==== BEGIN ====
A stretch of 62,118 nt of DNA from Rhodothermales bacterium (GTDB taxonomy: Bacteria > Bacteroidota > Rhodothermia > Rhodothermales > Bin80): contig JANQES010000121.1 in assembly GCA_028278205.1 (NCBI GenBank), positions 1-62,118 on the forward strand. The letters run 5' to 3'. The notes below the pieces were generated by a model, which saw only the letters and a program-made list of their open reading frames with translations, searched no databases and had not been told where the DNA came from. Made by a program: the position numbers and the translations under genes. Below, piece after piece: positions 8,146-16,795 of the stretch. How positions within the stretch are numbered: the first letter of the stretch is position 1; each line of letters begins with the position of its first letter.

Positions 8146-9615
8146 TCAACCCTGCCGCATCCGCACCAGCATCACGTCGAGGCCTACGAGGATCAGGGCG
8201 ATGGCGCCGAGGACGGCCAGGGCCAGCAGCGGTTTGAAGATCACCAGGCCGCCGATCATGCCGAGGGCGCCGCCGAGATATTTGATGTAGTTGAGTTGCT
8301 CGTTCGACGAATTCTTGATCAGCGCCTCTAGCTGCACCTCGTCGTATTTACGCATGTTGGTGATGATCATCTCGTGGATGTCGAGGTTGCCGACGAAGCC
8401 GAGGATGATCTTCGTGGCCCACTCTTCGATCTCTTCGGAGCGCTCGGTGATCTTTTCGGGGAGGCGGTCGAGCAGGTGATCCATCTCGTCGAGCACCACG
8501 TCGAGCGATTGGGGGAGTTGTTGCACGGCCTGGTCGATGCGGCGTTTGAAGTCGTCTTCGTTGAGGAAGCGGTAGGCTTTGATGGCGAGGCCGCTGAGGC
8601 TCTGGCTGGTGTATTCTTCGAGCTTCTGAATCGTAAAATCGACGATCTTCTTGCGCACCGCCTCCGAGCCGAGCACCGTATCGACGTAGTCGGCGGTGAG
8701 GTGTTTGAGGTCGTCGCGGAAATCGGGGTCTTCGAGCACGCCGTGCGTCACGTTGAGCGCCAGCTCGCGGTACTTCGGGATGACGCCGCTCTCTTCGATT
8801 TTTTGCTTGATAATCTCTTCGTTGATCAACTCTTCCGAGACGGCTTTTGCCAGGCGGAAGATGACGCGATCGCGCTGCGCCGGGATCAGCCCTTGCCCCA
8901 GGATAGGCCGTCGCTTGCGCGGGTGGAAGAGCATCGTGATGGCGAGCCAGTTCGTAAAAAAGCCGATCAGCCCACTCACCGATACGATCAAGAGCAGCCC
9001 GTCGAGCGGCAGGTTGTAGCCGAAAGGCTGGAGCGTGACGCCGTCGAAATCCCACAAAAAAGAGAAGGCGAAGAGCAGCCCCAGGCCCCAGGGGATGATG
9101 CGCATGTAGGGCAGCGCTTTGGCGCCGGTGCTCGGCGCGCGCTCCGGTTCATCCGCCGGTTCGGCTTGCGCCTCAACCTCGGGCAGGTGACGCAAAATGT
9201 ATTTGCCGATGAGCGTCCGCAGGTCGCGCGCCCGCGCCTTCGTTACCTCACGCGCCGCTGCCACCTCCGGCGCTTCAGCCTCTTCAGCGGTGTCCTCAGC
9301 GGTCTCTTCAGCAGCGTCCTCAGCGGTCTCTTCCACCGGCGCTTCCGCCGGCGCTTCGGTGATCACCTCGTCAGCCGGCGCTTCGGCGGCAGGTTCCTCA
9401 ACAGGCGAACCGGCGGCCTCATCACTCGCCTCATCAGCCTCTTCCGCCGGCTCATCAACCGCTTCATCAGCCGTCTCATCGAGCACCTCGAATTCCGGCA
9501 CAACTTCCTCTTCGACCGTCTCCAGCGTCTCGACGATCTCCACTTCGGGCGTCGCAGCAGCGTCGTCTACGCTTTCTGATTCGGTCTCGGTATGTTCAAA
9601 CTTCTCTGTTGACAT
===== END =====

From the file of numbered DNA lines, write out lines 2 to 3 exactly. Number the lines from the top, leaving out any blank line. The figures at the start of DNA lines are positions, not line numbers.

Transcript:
Positions 8146-9615
8146 TCAACCCTGCCGCATCCGCACCAGCATCACGTCGAGGCCTACGAGGATCAGGGCG